On Thursday 12 March 2015, Rosemary Pemberton gave members a talk on “Caudle Cups”. Rosemary’s interest in the decorative arts was enhanced by spending 20 years as a guide at Woburn Abbey. She now writes and presents papers on Ceramics for the English Ceramics Circle. Rosemary was making a return visit after talking on Chocolate Cups in May last year
Her lecture this time concentrated on cups for caudle, a drink dating from medieval times and used in various rituals and celebrations. Rosemary began by explaining the differences between “Caudle Cups” and “Chocolate Cups”, which is mainly in the handles. The chief distinction being that “Caudle Cups” incorporate a “thumb rest” whilst this is not the case with “Chocolate Cups “.
“Caudle Cups” may be of silver or porcelain usually with two handles to help the infirm, quite often women after childbirth. To take a nourishing sip of caudle became especially popular in the 17th Century in England. The ingredients for a caudle are warm ale or wine mixed with bread or gruel, eggs, sugar, and spices. Caudle was also known as a “pick-me-up” or sometimes a breakfast meal and because of the spices used was also very expensive.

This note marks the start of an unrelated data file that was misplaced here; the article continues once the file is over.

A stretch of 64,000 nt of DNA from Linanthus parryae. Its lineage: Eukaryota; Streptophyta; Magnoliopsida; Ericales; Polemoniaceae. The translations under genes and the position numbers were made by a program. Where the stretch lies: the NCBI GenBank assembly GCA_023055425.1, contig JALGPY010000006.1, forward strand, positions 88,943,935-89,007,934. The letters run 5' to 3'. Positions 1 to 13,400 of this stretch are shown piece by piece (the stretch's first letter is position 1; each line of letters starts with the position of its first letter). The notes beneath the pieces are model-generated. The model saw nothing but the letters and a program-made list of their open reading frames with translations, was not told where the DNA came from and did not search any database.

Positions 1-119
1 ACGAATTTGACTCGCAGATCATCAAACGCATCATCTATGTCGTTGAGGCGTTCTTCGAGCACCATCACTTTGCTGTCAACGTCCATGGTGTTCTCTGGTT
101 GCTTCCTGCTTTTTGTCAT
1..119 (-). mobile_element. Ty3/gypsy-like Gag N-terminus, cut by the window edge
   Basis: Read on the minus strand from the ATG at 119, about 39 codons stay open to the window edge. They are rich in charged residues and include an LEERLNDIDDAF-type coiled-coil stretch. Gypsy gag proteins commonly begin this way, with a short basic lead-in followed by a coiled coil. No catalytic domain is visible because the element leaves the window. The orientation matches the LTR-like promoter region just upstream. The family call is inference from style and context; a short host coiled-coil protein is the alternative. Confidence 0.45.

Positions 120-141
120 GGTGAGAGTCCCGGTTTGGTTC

The custom of inviting friends and family to “take a caudle” after a woman had given birth was a show of wealth. As cups cost been 2 and 20 guineas
Examples of “caudle cups” can be found in the V & A and Rosemary took us though the various factories that produced such cups – explaining the differences in the handle designs and where the “thumb” rest was incorporated. Those made at Derby were particularly distinctive, while those made at Worcester had pierced handles. Wedgewood, Spode, Minton and Copeland also made cups.
The earliest example has been identified as Turkish dating to 100 BC and even today there are adverts in the papers for such cups.
Another interesting and enlightening lecture.